Dr Daniel Amen: Our kids and our patients. It's like, can you get connected-

Rachel: Yeah.

Dr Daniel Amen: To what you love.

Rachel: To something, yeah, I think that's why ... In the stuff that I do, when I started disruptive, it was all about through that experience and so many other experiences, along my path when I was like, I'm gonna be an actress, I'm gonna go to LA, I'm gonna be a movie star. Those would be my dreams I think that celebrity movie star, but it was like I want to help change people's lives like it changed mine in that moment. Just the power of film, I mean I started to cry because every time I go to the theater and see a movie, I think it's one of the most powerful ways to change people because it takes people through an experience.

We can share ideas and stories all day long, as soon as you can experience something with somebody, you know, it's a totally different game changer.

Tana Amen: It's interesting, I want to throw something in there as a mom, from a different perspective ... So we have a 13 year old, she's amazing, I just have to say she's actually amazing. But we went through a situation where I actually was frustrated with her for a while because she wouldn't commit to stuff, she wasn't passionate about much of anything-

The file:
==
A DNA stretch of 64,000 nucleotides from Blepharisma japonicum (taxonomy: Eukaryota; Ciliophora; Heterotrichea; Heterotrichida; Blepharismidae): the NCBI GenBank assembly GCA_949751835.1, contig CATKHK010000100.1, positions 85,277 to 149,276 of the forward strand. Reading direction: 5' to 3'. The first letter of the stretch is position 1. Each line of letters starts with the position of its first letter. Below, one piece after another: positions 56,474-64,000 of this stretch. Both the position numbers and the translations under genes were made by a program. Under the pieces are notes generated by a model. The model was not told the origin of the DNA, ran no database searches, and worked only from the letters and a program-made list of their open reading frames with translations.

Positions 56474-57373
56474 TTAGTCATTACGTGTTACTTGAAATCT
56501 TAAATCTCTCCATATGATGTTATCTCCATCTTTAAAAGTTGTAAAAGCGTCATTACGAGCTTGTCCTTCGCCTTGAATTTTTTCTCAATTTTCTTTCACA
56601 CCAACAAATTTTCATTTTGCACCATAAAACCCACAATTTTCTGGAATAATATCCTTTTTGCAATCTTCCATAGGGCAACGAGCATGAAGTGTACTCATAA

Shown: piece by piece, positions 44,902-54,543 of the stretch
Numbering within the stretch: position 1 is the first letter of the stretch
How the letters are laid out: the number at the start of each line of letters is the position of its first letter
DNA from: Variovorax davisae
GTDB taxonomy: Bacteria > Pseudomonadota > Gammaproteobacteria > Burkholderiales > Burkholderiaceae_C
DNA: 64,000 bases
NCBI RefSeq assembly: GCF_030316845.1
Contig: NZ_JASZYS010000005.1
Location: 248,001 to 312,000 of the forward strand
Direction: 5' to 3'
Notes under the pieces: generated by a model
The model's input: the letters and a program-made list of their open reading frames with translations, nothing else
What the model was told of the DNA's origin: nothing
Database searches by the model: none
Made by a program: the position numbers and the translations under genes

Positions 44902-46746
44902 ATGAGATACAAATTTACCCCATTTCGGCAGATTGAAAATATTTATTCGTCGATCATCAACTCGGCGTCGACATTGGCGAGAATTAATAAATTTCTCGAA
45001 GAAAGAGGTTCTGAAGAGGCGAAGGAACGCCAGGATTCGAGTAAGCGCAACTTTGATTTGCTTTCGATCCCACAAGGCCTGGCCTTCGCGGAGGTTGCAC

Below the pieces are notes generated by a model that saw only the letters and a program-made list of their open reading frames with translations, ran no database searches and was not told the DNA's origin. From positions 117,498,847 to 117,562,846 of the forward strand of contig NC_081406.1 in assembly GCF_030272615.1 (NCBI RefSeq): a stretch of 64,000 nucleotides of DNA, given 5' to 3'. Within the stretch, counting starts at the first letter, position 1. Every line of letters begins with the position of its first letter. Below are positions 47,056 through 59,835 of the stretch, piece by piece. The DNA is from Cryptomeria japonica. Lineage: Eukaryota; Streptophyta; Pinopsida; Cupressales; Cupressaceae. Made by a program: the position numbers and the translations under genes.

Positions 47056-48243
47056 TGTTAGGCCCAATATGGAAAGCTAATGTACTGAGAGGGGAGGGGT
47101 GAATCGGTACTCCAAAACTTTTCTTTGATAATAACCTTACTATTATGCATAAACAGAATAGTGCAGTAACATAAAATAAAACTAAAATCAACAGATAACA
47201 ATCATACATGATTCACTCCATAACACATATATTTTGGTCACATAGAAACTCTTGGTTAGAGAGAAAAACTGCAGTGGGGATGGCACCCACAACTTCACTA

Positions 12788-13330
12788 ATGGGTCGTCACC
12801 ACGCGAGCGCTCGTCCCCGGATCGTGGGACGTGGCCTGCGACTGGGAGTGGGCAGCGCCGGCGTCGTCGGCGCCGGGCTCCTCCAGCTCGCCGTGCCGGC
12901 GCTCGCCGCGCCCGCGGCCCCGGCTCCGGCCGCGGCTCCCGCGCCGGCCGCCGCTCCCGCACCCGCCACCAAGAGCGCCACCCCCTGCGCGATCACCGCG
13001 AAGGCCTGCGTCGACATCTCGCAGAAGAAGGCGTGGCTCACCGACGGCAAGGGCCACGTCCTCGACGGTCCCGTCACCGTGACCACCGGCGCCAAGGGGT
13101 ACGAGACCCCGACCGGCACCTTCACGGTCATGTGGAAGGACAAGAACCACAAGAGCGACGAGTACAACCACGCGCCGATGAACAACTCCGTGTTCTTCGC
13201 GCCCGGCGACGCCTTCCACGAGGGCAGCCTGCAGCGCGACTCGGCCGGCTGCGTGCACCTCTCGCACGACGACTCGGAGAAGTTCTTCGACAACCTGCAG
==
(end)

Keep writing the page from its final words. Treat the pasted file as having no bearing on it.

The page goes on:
Rachel: Yeah.

Tana Amen: And I was frustrated, I felt like she was quitting on things and we were sort of pushing her to go into science and always talking to her about being a doctor, planting that seed. And she had a similar experience. One day she was at a concert and she just got this bug and she just sat there. I remember, I was with her 'cause she was young and so she left there and she was really quiet instead of being really excited like outwardly and I could tell something had shifted. She told me this is what I want to do and I was like, what?